Former American President, Barrack Obama’s valedictory speech remains one of the greatest in the annal of political speech-making. I lifted the lines below from that speech finding them significantly relevant to this piece.
Obama had said to his audience with tear-laden eyes on his exit from power: “If I had told you eight years ago that America would reverse a great recession, reboot our auto industry, and unleash the longest stretch of job creation in our history…if I had told you that we would open up a new chapter with the Cuban people, shut down Iran’s nuclear weapons program without firing a shot, and take out the mastermind of 9/11…if I had told you that we would win marriage equality, and secure the right to health insurance for another 20 million of our fellow citizens – you might have said our sights were set a little too high.
“But that’s what we did. That’s what you did. You were the change. You answered people’s hopes, and because of you, by almost every measure, America is a better, stronger place than it was when we started.”
For a moment, imagine the outgoing Governor of Osun Ogbeni Rauf Aregbesola’s expected speech on November 27, 2018 when he is constitutionally expected to hand over the baton to his successor, Alhaji Gboyega Oyetola: “If we had told you that we would create another Osun where a new set of values and orientation in tandem with the Omoluabi ethos would take over; institute good governance that would ensure provision of infrastructure that had never been witnessed in this state before; change the face of our education system and make it functional again with state-of-the-arts facilities and raise the performances of our students in WAEC from a miserable 15% to 70%; create a new network of roads that map the path to future progress and developments; halt the expanding and frightening population of unemployed people and create a new empowerment and employment template that Nigeria and indeed Africa would find most ingenious and applicable; enthrone sustainable peace that would make this small corner of the globe a beckoning attraction for businesses and holidays, you would have said those amounted to mere figments of and in political demagoguery.
“But today, we stand before you, proud that we have even surpassed the very targets we set for ourselves. That, however, is because you have made it possible for us to redirect the ugly course of our state with your cooperation and involvement. The lesson we have learnt, we must admit, is that development, real development, only happens when the people are involved.”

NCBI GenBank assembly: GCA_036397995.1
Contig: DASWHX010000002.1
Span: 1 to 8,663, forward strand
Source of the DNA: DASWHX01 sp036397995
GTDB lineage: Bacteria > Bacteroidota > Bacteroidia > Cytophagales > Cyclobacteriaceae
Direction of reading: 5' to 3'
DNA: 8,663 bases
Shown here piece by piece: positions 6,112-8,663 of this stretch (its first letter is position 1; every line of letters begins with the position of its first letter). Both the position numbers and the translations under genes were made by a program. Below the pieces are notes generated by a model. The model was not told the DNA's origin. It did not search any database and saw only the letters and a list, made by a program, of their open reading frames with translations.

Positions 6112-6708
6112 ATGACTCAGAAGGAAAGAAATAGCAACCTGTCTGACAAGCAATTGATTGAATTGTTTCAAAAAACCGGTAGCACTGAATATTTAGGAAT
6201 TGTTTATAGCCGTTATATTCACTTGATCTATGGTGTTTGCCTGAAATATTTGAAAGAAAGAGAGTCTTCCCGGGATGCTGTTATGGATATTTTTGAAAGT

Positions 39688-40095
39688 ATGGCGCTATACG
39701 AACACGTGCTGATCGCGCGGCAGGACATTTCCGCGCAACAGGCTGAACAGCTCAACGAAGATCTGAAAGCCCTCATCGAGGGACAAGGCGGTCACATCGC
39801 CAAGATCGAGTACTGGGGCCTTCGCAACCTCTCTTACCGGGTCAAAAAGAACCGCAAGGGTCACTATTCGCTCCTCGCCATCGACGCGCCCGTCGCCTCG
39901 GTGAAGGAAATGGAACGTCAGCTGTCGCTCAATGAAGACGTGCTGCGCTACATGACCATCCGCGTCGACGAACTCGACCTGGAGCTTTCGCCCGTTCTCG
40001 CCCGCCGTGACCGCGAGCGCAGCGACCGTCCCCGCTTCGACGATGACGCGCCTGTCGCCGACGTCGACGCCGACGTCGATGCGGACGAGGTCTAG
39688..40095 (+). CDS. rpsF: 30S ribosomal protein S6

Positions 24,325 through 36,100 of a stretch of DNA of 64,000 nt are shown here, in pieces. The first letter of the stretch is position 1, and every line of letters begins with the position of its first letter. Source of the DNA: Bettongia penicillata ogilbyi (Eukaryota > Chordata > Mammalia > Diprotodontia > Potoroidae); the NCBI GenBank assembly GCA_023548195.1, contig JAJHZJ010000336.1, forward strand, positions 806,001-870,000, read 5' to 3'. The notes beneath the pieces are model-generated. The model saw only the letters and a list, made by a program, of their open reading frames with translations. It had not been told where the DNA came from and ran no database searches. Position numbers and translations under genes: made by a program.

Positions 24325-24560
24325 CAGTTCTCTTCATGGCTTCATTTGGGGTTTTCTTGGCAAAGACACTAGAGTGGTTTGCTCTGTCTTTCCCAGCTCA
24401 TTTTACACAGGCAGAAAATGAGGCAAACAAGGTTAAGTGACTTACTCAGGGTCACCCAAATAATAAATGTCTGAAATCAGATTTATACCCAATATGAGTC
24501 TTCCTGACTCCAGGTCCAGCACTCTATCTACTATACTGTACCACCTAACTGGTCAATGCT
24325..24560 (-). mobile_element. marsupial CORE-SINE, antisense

There shouldn’t be doubts over the state in which Aregbesola is handing Osun over to his successor. The eight-year tenure has simply redefined the over four million populated-state in so many ways. We admit that naysayers might controvert this, but it is certain that history will record Ogbeni as the visionary who came to make Osun rediscover itself with a new life that confirms its sustainability.
Controversial? Yes, he may have been! But in this part of the world, it is doubtful if anyone in such critical position would make any headway, set new records and templates if he elects to go by the existing norms and afraid to break the rules.
In the dogged pursuit of his Messianic mission, there were no ways the resolve to phase out the old order in the educational system would not have triggered some uproarious protestations. There was no way tearing down structures including mosques and churches and schools to give ways to developments and urban renewal would not have caused some hoopla. And was it really possible for a new government to seek an overhaul of the bureaucracy for effective service delivery without inviting some condemnations unto itself?
For every sector where Aregbesola recorded resounding and remarkable achievements, there was always one brick wall or the other that had the capacity to truncate the dreams. But with his wills, there were always the ways out.
It is within those context that you would get the explanation for the controversies that hallmarked the eight years of the Aregbesola administration.